Riding with the Persistence rover, the instrument has proven to be a viable technology for astronauts. tuesday To produce fuel and oxygen for respiration.
When the first astronauts land on Mars, they may have descendants of the microwave-oven-sized device to thank for the air they breathe and the rocket propellant that comes home.
The device, called MOXIE (Mars Oxygen In-Situ Resource Utilization Experiment), is the 16th and final time the spacecraft has produced oxygen. NASAs persistence rover. After the device proved more successful than its creators at the Massachusetts Institute of Technology (with) is expected, its functions are terminated.
“MOXIE’s impressive performance shows that it’s possible to extract oxygen from the Martian atmosphere — oxygen that could help provide breathable air or rocket propellant for future astronauts,” said NASA Deputy Administrator Pam Melroy. “Developing technologies that allow us to harness resources on the Moon and Mars allows us to create a long-term lunar presence and build a robust lunar economy to support an initial human exploration campaign to Mars.”
Since Perseverance landed on Mars in 2021, MOXIE has produced a total of 122 grams of oxygen — about as much as a small dog breathes in 10 hours. MOXIE was able to produce 12 grams of oxygen per hour — twice NASA’s original goals for the instrument — at 98% purity or better.
On its 16th run, on August 7, the instrument produced 9.8 grams of oxygen. MOXIE successfully completed all of its technical requirements and operated for a full Martian year in various stages, allowing the tool’s developers to learn more about the technology.
Innovative technology for future studies
“We are proud to support breakthrough technology like MOXIE that can transform local resources into useful products for future exploration missions,” said Trudy Cortes, director of technical specifications for the Space Technology Operations Directorate (STMD) at NASA Headquarters in Washington. MOXIE is sponsoring the demonstration. “By demonstrating this technology in real-world conditions, we are one step closer to a future where astronauts ‘inhabit the ground’ on the Red Planet.”
MOXIE produces molecular oxygen through an electrochemical process that splits oxygen Atomic From every molecule of carbon dioxide pumped out of Mars’ thin atmosphere. As these gases flow through the system, they are analyzed to verify the purity and amount of oxygen produced.
Pioneer Mars resource utilization
While many of Persistence’s experiments address the primary scientific goals of the mission, MOXIE is focused on future human studies. MOXIE served as the first demonstration of technology that humans could use to survive and evacuate the Red Planet. An oxygen-producing system could help future missions in a number of ways, but the most important of them would be as a source of rocket propellant, which would be needed to launch rockets with astronauts on industrial scales.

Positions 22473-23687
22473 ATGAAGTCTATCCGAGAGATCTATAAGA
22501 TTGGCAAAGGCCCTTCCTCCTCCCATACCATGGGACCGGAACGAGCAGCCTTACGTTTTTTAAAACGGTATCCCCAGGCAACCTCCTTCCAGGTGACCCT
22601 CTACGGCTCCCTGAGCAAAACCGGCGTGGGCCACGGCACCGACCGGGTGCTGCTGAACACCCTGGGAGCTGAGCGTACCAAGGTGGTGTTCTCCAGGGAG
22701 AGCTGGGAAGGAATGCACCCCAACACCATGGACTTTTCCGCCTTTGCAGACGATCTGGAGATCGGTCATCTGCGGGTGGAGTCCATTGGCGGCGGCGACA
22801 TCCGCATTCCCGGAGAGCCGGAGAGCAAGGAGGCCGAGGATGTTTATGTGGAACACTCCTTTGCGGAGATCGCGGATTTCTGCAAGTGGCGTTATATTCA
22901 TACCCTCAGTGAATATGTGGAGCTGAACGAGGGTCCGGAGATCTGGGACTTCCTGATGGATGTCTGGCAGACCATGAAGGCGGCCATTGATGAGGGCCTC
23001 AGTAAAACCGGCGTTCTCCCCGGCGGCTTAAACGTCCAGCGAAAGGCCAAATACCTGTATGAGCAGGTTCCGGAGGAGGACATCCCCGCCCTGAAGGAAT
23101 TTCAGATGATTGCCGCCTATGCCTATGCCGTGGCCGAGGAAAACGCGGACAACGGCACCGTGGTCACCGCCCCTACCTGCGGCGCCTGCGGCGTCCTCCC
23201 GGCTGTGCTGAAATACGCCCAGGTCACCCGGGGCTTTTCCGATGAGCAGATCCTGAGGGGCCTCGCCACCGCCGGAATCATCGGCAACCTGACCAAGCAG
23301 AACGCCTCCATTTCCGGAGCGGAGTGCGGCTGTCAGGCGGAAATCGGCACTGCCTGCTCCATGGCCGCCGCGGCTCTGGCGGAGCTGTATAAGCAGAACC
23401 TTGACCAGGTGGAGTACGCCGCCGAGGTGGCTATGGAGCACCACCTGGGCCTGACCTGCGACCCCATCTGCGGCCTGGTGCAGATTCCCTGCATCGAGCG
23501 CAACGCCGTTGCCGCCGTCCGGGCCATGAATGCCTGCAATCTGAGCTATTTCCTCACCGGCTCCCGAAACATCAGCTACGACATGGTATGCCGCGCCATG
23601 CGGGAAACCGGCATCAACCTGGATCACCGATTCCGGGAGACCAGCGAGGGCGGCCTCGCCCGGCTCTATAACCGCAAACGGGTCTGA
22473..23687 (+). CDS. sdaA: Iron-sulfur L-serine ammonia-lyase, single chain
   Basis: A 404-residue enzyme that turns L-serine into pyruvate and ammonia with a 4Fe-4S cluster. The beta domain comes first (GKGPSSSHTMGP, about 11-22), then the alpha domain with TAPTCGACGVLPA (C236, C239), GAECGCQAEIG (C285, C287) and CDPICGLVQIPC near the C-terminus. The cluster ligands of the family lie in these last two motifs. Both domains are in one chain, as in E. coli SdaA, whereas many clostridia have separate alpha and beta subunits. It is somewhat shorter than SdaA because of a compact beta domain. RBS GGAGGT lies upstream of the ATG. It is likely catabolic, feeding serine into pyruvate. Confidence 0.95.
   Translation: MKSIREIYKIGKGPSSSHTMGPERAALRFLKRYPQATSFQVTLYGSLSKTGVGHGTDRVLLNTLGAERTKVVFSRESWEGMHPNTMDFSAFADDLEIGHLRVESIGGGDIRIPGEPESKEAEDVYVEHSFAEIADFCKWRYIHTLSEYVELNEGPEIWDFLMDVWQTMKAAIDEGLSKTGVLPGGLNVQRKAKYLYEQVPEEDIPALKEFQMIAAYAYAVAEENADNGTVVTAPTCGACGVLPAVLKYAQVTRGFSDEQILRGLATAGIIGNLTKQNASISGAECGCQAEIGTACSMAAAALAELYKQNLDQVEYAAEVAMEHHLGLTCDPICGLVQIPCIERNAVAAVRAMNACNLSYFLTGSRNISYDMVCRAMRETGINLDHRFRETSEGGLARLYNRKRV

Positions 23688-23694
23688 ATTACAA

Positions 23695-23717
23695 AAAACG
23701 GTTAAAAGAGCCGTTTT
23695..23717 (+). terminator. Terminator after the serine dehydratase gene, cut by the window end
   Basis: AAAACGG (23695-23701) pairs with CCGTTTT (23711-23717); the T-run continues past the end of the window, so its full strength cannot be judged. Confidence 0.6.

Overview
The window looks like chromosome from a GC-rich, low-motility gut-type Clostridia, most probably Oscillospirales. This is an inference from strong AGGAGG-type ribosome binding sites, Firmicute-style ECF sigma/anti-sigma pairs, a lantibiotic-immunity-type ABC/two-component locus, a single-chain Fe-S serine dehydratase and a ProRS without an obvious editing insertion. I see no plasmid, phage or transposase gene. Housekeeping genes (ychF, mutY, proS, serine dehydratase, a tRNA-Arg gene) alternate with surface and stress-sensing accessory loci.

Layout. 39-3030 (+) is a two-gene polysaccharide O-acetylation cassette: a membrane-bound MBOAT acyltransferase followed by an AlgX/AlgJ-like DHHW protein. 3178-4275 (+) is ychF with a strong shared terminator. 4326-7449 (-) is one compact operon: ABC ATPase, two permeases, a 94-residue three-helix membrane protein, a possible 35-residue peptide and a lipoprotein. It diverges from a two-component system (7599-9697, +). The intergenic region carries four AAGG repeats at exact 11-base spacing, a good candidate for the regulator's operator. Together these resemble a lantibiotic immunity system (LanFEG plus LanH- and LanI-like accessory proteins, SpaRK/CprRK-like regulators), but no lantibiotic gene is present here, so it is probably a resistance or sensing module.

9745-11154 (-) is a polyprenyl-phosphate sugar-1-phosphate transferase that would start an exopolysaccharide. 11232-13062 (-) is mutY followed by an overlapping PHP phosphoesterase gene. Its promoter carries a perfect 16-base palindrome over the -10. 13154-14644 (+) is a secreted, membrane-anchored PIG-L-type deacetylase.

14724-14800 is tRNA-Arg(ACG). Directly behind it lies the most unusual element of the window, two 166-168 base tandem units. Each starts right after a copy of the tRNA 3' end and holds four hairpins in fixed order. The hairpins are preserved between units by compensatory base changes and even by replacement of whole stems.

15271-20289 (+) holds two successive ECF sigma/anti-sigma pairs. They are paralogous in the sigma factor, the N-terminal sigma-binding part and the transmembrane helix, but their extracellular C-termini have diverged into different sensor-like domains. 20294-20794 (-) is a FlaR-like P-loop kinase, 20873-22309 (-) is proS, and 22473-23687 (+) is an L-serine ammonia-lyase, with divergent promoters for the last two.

Instead of bringing large amounts of oxygen to Mars, future astronauts could live on Earth, using materials they find on the planet’s surface to survive. This concept – in-situ resource utilization or ISRU – has evolved into a growing area of research.
“MOXIE has clearly inspired the ISRU community,” said Michael Hecht of MIT, the instrument’s principal investigator. “This shows that NASA is willing to invest in such future technologies, and it is a first that has an impact on the exciting industry of space resources.
The next step isn’t to build MOXIE 2.0 — Hecht and his team learned a lot about how to design a more efficient version of the tool. Instead, building a full-scale system like the MOXIE includes an oxygen generator and a way to liquefy and store that oxygen.
But most of all, Hecht wants to see other technologies return to Mars. “We have to make decisions about what things to check on Mars,” Hecht said. “I think there are many technologies on that list; I’m so glad MOXIE came first.
More about the mission
A major objective of Perseverance’s work on Mars is astronomy, including the search for signs of ancient microbial life. The rover will be the first mission to characterize the planet’s geography and past climate, pave the way for human exploration of the Red Planet, and collect and store Martian rock and regolith (broken rock and dust).
Subsequent NASA missions, in collaboration with ESA (European Space Agency), will send the spacecraft to Mars to collect these sealed samples from the surface and return them to Earth for in-depth analysis.
The Mars 2020 Perseverance mission is part of NASA’s Moon-to-Mars exploration approach, which includes the Artemis missions to the Moon, to help prepare for human exploration of the Red Planet.
NASA’s Jet Propulsion Laboratory, managed for the agency by Caltech in Pasadena, California, develops and manages operations for the Perseverance rover.
JPL Manages the MOXIE project for the Technical Description Works program within STMD. MOXIE was supported by NASA’s Exploration Systems Development Mission Directorate and Science Mission Directorate.
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